Muay Thai in Thailand part 3

Part 3 of a series where I will review different Muay Thai training camps in Thailand.

Click here to view part 1 of the series where I also discuss some general info about training Muay Thai in Thailand.

 Check out part number 2 of the series.

 Now we continue with a modern Muay Thai camp, Both in facilities as in style:

 Superpro Samui



General info

This camp is located in the gulf of Thailand on the Island of Samui right next to Koh Phangan which hosts the legendary full moon party and Koh Tao where people from all over the world come to dive. So a combination trip might be an idea. 

The camp has 2 Muay Thai rings, 1 MMA cage and a full fitness gym. The complex is really nice. They have a swimming pool right between their apartments. The apartments are the best I have ever seen in a Thai boxing camp. They give you the idea your staying in a hotel. A nice king size bed along with a television, wifi, fridge, balcony and a really nice shower. They even have an option to rent a master house where you can stay with up to six persons. This master house has it's own kitchen, a hot tub and a living room. If you stay there you don't have to pay for training. You will see why later when we review the costs. Somewhere in late 2010 they expanded so most of their facilities are new. All their pads and heavy bags are high quality. Basically all the things around training are great.

Another cool thing about the camp is that it has connections with the dutch management of It's Showtime. Which brings a lot of famous fighters to their camp. While I was there I trained with Ernesto Hoost, Peter Graham, Mosab Amrani and Pajonsuk. The last one mentioned does his preparation at Superpro when he has a fight at an It's Showtime event somewhere in Europe. Pretty cool to see him at work and train alongside of him. In 2010 and 2011 there was a television show hosted at the camp which you can check out at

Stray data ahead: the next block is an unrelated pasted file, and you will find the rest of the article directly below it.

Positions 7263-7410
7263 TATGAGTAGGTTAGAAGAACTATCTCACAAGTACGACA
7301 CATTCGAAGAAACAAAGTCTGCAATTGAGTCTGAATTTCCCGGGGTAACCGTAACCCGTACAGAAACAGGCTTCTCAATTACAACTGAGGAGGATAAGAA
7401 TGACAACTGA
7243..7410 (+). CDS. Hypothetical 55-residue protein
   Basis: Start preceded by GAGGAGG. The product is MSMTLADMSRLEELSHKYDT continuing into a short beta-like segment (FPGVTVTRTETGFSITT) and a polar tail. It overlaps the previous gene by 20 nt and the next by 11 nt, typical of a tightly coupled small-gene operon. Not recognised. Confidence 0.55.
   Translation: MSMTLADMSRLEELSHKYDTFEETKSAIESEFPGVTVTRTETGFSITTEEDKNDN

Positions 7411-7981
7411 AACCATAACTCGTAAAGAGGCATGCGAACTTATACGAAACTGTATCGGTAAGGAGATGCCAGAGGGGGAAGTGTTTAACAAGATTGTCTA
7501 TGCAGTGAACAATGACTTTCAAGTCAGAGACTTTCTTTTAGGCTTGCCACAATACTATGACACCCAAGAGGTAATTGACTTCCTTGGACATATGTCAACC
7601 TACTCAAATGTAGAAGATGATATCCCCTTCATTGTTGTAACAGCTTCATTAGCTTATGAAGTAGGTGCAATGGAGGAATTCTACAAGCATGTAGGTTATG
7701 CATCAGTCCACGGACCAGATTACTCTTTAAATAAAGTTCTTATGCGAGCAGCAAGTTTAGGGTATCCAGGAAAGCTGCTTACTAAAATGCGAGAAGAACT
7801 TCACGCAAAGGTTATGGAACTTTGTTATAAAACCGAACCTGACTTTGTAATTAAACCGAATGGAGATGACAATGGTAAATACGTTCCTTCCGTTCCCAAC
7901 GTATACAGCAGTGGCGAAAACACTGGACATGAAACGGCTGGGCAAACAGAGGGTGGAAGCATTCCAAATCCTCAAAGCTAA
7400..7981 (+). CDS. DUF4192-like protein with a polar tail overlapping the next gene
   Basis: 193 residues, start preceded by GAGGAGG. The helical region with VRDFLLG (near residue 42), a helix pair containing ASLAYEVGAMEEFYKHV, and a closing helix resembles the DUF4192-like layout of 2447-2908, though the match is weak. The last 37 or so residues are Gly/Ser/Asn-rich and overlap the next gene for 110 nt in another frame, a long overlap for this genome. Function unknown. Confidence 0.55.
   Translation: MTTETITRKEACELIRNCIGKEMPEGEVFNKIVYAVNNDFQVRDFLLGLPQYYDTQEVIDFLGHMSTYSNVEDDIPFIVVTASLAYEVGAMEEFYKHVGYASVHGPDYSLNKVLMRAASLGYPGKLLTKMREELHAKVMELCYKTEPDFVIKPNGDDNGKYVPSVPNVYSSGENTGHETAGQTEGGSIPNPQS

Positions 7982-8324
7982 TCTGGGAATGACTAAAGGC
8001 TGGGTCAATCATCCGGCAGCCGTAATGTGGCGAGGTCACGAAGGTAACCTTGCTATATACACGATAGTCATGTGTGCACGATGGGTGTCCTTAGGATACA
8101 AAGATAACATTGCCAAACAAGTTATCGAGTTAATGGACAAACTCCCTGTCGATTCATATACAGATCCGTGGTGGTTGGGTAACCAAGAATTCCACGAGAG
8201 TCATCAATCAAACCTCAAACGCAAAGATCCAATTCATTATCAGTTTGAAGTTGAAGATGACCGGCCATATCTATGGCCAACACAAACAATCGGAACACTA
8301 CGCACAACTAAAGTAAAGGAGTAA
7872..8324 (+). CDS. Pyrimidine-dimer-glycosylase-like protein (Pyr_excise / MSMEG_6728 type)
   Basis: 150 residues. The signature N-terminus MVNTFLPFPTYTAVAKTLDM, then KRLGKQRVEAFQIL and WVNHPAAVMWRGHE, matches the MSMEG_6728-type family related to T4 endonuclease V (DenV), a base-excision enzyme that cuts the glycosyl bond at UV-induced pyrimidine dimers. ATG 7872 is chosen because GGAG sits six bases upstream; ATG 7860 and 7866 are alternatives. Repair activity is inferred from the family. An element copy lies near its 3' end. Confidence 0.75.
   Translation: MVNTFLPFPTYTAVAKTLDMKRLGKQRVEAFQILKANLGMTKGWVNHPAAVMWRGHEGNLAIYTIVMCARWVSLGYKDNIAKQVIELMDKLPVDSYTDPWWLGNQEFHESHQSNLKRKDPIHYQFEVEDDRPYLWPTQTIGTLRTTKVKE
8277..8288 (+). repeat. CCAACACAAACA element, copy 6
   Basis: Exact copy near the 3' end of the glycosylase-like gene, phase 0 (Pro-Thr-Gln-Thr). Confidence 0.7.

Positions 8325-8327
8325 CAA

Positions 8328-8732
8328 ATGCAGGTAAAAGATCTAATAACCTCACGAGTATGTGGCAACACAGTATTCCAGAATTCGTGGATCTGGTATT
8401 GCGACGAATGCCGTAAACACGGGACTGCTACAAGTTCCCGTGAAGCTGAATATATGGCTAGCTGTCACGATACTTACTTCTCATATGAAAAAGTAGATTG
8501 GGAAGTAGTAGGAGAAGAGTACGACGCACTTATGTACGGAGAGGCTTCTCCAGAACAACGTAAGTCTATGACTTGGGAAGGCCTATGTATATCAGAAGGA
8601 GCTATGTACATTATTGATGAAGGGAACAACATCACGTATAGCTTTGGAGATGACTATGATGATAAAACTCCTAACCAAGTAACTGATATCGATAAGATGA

One of the training area'sCredit:

 The training

 As I mentioned above at Superpro Samui you get to train with some of the best fighters in the world. So you won't have to be afraid of ending up in a camp where you won't learn a lot.

But the training at Superpro Samui is slightly different then in other camps. The only thing different is that they have brought European style of training to Thailand. Which basically means you work with a partner and do combinations holding up your gloves for your partner. Which gives you the opportunity to work on your defense and counters. Instead of doing that during sparring where you have to learn the hard way. Don't get me wrong this is still a camp where they teach Muay Thai. You'll still have the five rounds of pad-work and the usual kicks and elbows. They just added a bit of a European style. Which I think is good since as you might have read in the first part of these series. Thai traditions are hard to break. Superpro Samui is really good if your looking to lose weight. The trainings make you push yourself and your limits. They include a lot of circuit trainings where you'll be kicking the heavy bag for a round. And after the beep move right on to a pad holder or a round of sparring.

 If you want to plan a fight at Superpro they have plenty of options. They hold fights at the local Chaweng stadium. One thing I have to say is be careful with this. If you don't have a lot of experience make sure you have a matching opponent. One of my buddies was told he would have an easy fight, ending up against a professional Thai with 119 fights under his belt. The Thais over at Superpro seem to have a slightly different interpretation when it comes to easy fight.

 Overall I am pretty excited about Superpro Samui, but there are a few possible downsides, depending on your expectations and desires.

Since there are so many professional fighters. Most of the attention might go their way. And you might feel a little bit left aside. Another thing is that the camp has a little bit of a Euro-feel to it. It has Thai trainers and other Thai people, but still the camp has a lot of European influences. It doesn't get you the Die-hard Thai Muay Thai experience.



Now let's see how much you pay for all that wonderful accommodation and high end material.

I like to take a monthly price rate, since I consider a month a period of time to really learn something. And get the real experience of the camp your staying in.

If you stay at the resort these prices include training. The prices are different depending on the season. 

Accommodation: Their website says they have ''fan rooms'' for 10.000 bath (316$) But I did not even know they exist. 

A luxury apartment: 1400 bath a day x 31 = 43400 bath (1362$) which you can split if you share a room.

The Master house (6 pers): 7500 bath a day x 31 = 232500 bath (7300$)

If you stay somewhere else you can train at Superpo for 7500 bath (235$)

So yes, this camp is pretty expensive. It's like training in Saint Tropez. But if money is not an issue this is a pretty cool place to train at.

For more information about pricing and other stuff check out